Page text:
source: orange/docs/widgets/rst/visualize/sievediagram.rst @ 11050:e3c4699ca155

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1.. _Sieve Diagram:
2
3Sieve Diagram
4=============
5
6.. image:: ../icons/SieveDiagram.png
7
8Plots a sieve diagram for a pair of attributes.
9
10Signals
11-------
12
13Inputs:
14   - Examples (ExampleTable)
15      Input data set.
16
17
18Outputs:
19   - None
20
21
22Description
23-----------
24
25A sieve diagram is a graphical method for
26visualizing the frequencies in a two-way contingency table
27and comparing them
28to the expected frequencies under assumtion of independence. The sieve diagram was proposed by Riedwyl and Schüpbach in a technical report in 1983 and later called a parquet diagram <a href="#Riedwyl and Schüpbach" title="">(Riedwyl and Schüpbach, 1994)</a>. In this display the area of each rectangle is proportional to expected frequency and observed frequency is shown by the number of squares in each rectangle. The difference between observed and expected frequency (proportional to standard Pearson residual) appears as the density of shading, using color to indicate whether the deviation from independence is positive (blue) or negative (red).
29
30The snapshot below shows a sieve diagram for Titanic data set and attributes sex and survived (the later is actually a class attribute in this data set). The plot shows that the two variables are highly associated, as there are substantial differences between observed and expected frequencies in all of the four quadrants. For example and as highlighted in a balloon, the chance for not surviving the accident was for female passengers much lower than expected (0.05 vs. 0.14).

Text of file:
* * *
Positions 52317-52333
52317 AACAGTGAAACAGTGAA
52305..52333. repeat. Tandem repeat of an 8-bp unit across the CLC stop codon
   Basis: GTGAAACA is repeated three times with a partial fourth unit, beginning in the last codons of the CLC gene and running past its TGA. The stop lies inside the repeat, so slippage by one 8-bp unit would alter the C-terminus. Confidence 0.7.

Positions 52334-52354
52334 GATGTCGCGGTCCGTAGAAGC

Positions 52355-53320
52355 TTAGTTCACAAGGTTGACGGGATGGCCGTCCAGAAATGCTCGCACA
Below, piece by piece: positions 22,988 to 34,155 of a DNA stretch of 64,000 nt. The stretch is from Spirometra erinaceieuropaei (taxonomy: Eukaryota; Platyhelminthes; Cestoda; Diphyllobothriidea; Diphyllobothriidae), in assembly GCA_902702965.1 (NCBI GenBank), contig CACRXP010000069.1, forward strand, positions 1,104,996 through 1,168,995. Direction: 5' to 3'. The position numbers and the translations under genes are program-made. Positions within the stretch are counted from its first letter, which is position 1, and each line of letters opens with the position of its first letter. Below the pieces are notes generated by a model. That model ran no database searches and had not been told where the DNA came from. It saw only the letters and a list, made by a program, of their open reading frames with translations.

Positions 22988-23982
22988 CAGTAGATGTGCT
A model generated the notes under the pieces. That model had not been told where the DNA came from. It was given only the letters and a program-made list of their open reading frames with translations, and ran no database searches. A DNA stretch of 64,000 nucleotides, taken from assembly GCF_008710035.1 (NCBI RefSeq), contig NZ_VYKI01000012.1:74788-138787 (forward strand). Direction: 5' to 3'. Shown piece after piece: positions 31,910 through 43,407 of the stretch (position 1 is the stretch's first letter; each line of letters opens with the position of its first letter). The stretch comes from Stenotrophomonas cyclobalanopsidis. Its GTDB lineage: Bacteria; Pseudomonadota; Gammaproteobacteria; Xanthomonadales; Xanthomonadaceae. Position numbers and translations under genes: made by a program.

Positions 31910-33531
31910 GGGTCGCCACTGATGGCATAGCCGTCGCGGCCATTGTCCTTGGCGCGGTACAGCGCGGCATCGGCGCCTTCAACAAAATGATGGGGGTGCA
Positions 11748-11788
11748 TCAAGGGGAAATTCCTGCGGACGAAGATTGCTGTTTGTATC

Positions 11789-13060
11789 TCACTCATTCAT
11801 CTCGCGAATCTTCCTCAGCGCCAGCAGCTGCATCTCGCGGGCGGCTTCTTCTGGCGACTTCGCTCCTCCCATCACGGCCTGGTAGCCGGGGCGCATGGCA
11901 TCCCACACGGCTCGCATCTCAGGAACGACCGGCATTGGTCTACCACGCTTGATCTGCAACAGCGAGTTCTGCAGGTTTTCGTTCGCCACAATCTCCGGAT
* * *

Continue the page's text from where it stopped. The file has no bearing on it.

31
32.. image:: images/SieveDiagram-Titanic.png
33
34Orange can help to identify pairs of attributes with interesting associations. Such attribute pairs are upon request (:obj:`Calculate Chi Squares`) listed in :obj:`Interesting attribute pair`. As it turns out, the most interesting attribute pair in Titanic data set is indeed the one we show in the above snapshot. For a contrast, the sieve diagram of the least interesting pair (age vs. survival) is shown below.
35
36.. image:: images/SieveDiagram-Titanic-age-survived.png
37
38References
39----------
40
41  - Riedwyl, H., and Schüpbach, M. (1994). Parquet diagram to plot contingency tables. In  Softstat '93: Advances in Statistical Software, F. Faulbaum (Ed.). New York: Gustav Fischer, 293-299.
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